How Stateless Workers Suffer

This “global labor regime” fundamentally intertwines statelessness and informal employment, creating devastating consequences for the stateless workers who have become the regime’s pawn sacrifice. Without some type of government-issued identification, which thereby systematically excludes them from the formal labor market, stateless people are forced into chronic economic instability. For instance, they are denied access to almost all public-sector jobs within almost all countries since employment at federal or state agencies is generally restricted to citizens. As these public-sector jobs often present a key avenue to getting paid employment, especially for women in Southeast Asia, victims of the “global labor regime” are compelled to carry out cheaper, more dangerous under-the-table work even after many years in their new country. Yet, while ordinary citizens might be able to escape the low-wage sector, stateless persons are rarely able to find paths toward upward mobility. Given that the main mode of acquiring citizenship by birth in almost all Asian countries is by ius sanguinis (based on the nationality of one or both parents), generation after generation is ultimately trapped in a hopeless combination of poverty and obscurity. And, as if this is not enough already, most labor laws do not apply to workers without an official nationality, opening the door for employers to exploit, sexually harass, or even abuse their stateless employees. This is not to mention excessive working hours without overtime pay or the substandard working conditions that have almost become the new normal to many labor migrants. Unfortunately, these are the heavy burdens stateless workers have to bear at their workplace. Within their private life, stateless people similarly have to suffer from countless other examples of marginalization and discrimination.

A particularly heartbreaking example of the type of marginalization that stateless workers are confronted with can be found in Sabah, a Malaysian state in the northern part of the island Borneo. For decades, Sabah’s most crucial economic branches, such as rural oil palm plantations, have massively depended on migrant labor. Yet, as a professor at Hasanuddin University in Indonesia has described, a system of “mutual illegal collaboration” between local politicians, the police, and employers has prevented any provisions that would have granted stateless migrant workers the right to permanent employment. Instead, Sabah’s labor regime has ensured that foreign stateless workers are chained to one particular employer. The victims are people such as Rozita, whose father once came to Sabah as a refugee from the Philippines. Due to a series of family moves, Rozita lost her birth certificate and a copy of her father’s passport, which effectively made her stateless as she has been unable to prove her nationality ever since. By now, Rozita has four children who all lack birth certificates because of their mother’s statelessness. The family is effectively trapped in a vicious cycle of migration, statelessness, and informal employment. As Rozita says herself: “I don’t know how to get documents for my children. I want to go to Immigration or the Police to ask them, but I am scared.” Rozita, like so many others around the world, has become a victim of the new “global labor regime.”

Stateless workers, and particularly their children, face desperate living conditions. Photo by Transformer18, CC BY 2.0, accessed via Flickr. 

How Solutions Do Exist

Although it might at first seem hard to solve this issue effectively, there is still hope for people like Rozita and her children. Most obviously, stateless workers could become naturalized citizens of the country they currently reside in. This measure would not only boost the worker’s income, but it would also indirectly benefit the host country’s economy through increased spending and demand, which would undermine many nations’ demand for exploitable, low-wage workers. In this sense, improving statelessness determination procedures or granting stateless workers unimpeded access to a nation’s labor market would also contradict the interests of many transnational companies. These are but a few of the reasons for why the current UN initiative, which sees flawed administrative procedures as the predominant cause of statelessness, will most likely not succeed. Instead, a proposal for a “transnational labor citizenship” put forth by Fordham University Professor Jennifer Gordon seems much more promising. Such citizenship would link the permission to enter a country in search of work to the membership in a “cross-border worker association [that would] allow migrants to carry benefits and services with them as they move.” Gordon’s idea has already gained support among numerous scholars who agree that this kind of “proxy citizenship” through membership within a civil society organization would be quite effective if labor organizations are empowered to develop a transnational capacity. For instance, labor movements in Indonesia as well as the Philippines have developed greater organizational capacity in recent years. A combination of political activism from below by civil society and continuing global initiatives from above by the UN could intensify this trend, possibly also spreading it to other Southeast Asian countries like Malaysia or Singapore. If continued efforts by the international community or domestic pressures empower these labor organizations to a sufficient degree, a “transnational labor citizenship” could actually defeat the “global labor regime.” In the end, Rozita and her children might still have a chance.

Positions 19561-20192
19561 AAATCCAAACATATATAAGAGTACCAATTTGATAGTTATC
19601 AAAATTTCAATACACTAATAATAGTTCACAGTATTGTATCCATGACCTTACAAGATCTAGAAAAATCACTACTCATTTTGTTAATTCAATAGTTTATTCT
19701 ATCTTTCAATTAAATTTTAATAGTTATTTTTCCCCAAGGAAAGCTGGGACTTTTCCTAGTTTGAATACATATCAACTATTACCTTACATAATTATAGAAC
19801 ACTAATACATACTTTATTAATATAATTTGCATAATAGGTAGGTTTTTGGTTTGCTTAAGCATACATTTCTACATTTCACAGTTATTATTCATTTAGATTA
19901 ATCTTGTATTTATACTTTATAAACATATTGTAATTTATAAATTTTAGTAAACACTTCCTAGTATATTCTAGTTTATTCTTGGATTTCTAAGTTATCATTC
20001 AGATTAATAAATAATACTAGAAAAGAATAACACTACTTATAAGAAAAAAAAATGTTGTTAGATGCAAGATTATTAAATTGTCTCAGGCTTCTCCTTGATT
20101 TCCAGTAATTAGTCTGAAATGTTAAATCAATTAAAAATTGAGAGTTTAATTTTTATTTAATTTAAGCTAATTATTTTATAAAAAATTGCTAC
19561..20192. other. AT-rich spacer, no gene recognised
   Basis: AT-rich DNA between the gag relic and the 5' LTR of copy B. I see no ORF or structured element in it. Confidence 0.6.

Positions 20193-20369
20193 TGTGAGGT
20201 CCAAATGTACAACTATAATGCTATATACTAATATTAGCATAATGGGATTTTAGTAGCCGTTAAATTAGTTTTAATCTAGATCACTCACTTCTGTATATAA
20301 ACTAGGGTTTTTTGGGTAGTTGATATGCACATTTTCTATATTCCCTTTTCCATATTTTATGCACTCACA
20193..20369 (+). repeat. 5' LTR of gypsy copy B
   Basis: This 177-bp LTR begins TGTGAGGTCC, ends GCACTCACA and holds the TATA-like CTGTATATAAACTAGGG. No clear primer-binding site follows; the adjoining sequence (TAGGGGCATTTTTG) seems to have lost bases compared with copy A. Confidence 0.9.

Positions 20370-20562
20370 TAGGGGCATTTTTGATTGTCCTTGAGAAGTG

Although the right to a nationality has theoretically been enshrined within Article 15 of the Universal Declaration of Human Rights since 1948, stories like those of Rozita have shown us how statelessness and informal employment are still possible, particularly within newly industrialized countries in Asia. A new “global labor regime” driven by international competition for the lowest prices purposely denies stateless persons the right to citizenship to ensure that these stateless migrant workers can consistently be employed at low wages. The result could hardly be more catastrophic as humans become a pawn sacrifice that is continuously exploited, sexually harassed, and physically abused. People like Isa and Rozita become legal ghosts, non-existent, without any rights, privileges, or happiness. As the current world fails them, their sole remedy might be a transnational labor citizenship. The stakes could not be higher.

Cover photo by Jan Arendtsz, CC BY-ND 2.0, accessed via Flickr.